Fighting male Common GoldeneyesFighting male Common Goldeneyes – Nikon D500, f7.1, 1/1000, ISO 500, Nikkor 500mm VR with 1.4x TC, natural light

And I did… when he and another drake that was close to him dove under the water at the same time facing towards each other they came to the surface already fighting, stirring up the water and chasing after each other. I only wish that they had been a little bit closer while they were fighting as both of these last two images were cropped more than I like to crop but I wanted to include at least one of the Common Goldeneye fight photos I took yesterday.

I spent fifty-five minutes primarily focusing on male Common Goldeneyes yesterday afternoon and I am very happy with the images I took of these beautiful diving ducks. I’m looking forward to spending more time with them this winter.

Life is good.

Mia

8 Comments

  1. Beth Ann Doerring December 19, 2017 at 2:31 pm

    Photo 8 could be entitled, “Westward, Ho!” Love these photos of the goldeneyes !

  2. Pepe Forte December 19, 2017 at 10:59 am

    Not only is this a terrific series of shots…but the movement you captured is palpable in every pic. Just incredible. Thanks Mia.

  3. Marty K December 15, 2017 at 4:02 pm

    Gorgeous! Absolutely gorgeous!

  4. Elephants Child December 15, 2017 at 12:19 pm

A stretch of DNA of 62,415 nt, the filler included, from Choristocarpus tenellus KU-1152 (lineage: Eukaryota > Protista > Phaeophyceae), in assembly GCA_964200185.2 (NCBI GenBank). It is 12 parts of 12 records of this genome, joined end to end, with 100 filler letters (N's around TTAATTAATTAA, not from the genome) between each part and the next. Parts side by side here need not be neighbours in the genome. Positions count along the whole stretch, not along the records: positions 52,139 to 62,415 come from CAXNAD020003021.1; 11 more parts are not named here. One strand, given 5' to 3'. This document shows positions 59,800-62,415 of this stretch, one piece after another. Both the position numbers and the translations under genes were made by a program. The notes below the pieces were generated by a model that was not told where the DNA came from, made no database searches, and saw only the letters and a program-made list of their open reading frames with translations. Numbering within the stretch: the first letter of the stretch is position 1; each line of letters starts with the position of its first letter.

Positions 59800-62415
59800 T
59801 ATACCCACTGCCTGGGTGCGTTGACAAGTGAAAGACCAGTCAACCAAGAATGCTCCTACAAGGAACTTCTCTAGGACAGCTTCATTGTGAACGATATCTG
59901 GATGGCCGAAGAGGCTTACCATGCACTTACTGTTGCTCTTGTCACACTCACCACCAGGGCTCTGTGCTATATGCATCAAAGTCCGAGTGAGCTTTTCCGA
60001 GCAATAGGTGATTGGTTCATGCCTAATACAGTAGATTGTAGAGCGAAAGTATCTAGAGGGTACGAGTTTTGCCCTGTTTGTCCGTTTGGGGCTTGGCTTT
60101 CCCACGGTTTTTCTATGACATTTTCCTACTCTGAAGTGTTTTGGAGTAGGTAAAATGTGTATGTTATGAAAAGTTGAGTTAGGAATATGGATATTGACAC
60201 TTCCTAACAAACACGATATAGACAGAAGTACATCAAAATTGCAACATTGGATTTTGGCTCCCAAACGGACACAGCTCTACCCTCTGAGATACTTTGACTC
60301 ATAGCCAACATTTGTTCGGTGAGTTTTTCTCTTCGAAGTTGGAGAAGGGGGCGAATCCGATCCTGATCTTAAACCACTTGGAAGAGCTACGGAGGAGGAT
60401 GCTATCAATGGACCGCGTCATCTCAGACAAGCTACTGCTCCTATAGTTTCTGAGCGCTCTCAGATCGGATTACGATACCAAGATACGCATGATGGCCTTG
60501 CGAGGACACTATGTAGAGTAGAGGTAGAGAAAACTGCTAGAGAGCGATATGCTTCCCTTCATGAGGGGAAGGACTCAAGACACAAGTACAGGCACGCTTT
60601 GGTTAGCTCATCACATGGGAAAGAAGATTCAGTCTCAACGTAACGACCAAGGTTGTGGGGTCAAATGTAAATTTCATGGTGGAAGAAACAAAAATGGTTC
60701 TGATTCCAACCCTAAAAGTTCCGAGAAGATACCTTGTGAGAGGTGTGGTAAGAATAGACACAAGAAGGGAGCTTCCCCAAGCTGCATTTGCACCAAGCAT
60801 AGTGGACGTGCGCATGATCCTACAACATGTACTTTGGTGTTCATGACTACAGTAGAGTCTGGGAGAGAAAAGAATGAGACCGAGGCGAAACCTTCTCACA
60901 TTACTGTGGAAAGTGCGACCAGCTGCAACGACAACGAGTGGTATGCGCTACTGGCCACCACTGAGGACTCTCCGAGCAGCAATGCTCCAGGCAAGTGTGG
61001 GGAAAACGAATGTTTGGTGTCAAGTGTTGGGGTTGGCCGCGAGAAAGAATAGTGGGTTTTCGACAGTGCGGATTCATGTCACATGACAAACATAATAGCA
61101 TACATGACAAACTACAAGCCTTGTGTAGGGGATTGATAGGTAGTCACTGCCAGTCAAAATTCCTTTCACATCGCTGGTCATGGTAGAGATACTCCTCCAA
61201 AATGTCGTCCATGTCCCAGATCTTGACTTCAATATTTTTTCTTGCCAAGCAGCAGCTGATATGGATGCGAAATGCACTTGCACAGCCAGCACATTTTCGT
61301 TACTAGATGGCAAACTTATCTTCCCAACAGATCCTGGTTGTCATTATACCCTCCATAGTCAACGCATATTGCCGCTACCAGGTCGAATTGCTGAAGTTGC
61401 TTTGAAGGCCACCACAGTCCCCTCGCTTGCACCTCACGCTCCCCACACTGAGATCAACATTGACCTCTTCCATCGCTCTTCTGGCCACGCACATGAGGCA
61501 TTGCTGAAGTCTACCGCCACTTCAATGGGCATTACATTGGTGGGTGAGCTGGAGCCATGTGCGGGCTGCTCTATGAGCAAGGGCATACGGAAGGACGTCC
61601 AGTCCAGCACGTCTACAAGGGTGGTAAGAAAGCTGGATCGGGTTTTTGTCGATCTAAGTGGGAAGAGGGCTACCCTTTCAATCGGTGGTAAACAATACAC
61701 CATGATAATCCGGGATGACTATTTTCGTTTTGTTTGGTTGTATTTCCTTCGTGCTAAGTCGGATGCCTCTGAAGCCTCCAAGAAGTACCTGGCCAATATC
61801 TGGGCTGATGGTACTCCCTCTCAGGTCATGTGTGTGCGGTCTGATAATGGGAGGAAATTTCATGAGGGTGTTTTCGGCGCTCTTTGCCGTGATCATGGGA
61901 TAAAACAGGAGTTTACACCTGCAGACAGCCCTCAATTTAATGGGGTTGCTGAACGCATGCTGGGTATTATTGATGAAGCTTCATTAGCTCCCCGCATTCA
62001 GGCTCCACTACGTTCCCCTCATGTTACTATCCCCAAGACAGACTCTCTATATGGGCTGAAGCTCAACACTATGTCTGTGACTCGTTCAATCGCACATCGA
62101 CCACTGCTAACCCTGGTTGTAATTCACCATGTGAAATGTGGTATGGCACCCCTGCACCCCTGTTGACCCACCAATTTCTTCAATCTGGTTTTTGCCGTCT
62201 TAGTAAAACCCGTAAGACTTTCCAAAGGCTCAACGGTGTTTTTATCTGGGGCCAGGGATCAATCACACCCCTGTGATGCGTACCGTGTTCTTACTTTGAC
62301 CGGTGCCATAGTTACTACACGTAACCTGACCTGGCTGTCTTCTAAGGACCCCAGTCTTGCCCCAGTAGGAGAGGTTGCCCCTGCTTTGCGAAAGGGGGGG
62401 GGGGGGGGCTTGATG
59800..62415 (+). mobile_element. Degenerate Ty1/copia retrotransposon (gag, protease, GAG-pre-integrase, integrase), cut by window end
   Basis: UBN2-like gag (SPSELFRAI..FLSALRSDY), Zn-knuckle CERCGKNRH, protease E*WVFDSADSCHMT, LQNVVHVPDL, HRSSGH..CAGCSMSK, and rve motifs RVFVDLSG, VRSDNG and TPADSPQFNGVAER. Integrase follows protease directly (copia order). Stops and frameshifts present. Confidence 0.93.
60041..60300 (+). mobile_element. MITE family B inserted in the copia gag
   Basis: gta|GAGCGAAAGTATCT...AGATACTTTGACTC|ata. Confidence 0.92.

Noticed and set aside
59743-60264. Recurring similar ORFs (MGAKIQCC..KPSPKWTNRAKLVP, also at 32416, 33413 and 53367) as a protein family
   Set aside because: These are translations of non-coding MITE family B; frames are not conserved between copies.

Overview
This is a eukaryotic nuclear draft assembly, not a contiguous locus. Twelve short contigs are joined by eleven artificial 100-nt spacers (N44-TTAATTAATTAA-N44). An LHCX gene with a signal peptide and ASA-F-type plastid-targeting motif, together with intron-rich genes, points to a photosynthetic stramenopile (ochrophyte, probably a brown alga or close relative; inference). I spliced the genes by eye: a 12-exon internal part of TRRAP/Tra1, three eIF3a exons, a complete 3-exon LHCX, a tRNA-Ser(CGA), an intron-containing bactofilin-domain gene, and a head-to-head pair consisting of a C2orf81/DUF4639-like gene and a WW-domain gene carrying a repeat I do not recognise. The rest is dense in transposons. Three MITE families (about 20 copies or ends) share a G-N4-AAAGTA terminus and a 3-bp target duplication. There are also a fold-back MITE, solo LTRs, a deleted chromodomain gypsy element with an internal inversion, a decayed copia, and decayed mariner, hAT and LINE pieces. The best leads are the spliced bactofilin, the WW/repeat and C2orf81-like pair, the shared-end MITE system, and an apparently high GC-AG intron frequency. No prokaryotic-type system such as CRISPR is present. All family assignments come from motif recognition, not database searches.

Magic. Absolutely magic.

  5. April Olson December 15, 2017 at 9:49 am

    Very lovely photos and interesting too.
    I don’t know about you but the last 2 days I have been walking around singing “Blue skies nothing but blue skies do I see”.

  6. Laura Culley December 15, 2017 at 8:16 am

    You SHOULD be “very happy” with these photos! If it were me (and that ain’t happening), I’d be deliriously delighted! What a spectacular series!! Seriously SPECTACULAR!! I just love the water strings and all the rest of these images! Just WOW! What beautiful ducks. And I’m always delighted to see how well feathers work! What a wonderful world we have!

  7. Patty Chadwick one of my favorite birds December 15, 2017 at 8:02 am

    Great series…found the colors and patterns in the water almost as as the birds….I especially liked the butt shots!

  8. Liz Cormack December 15, 2017 at 7:39 am

    What a fantastic series of photos. Thank your for showing so many of them. Fabulous.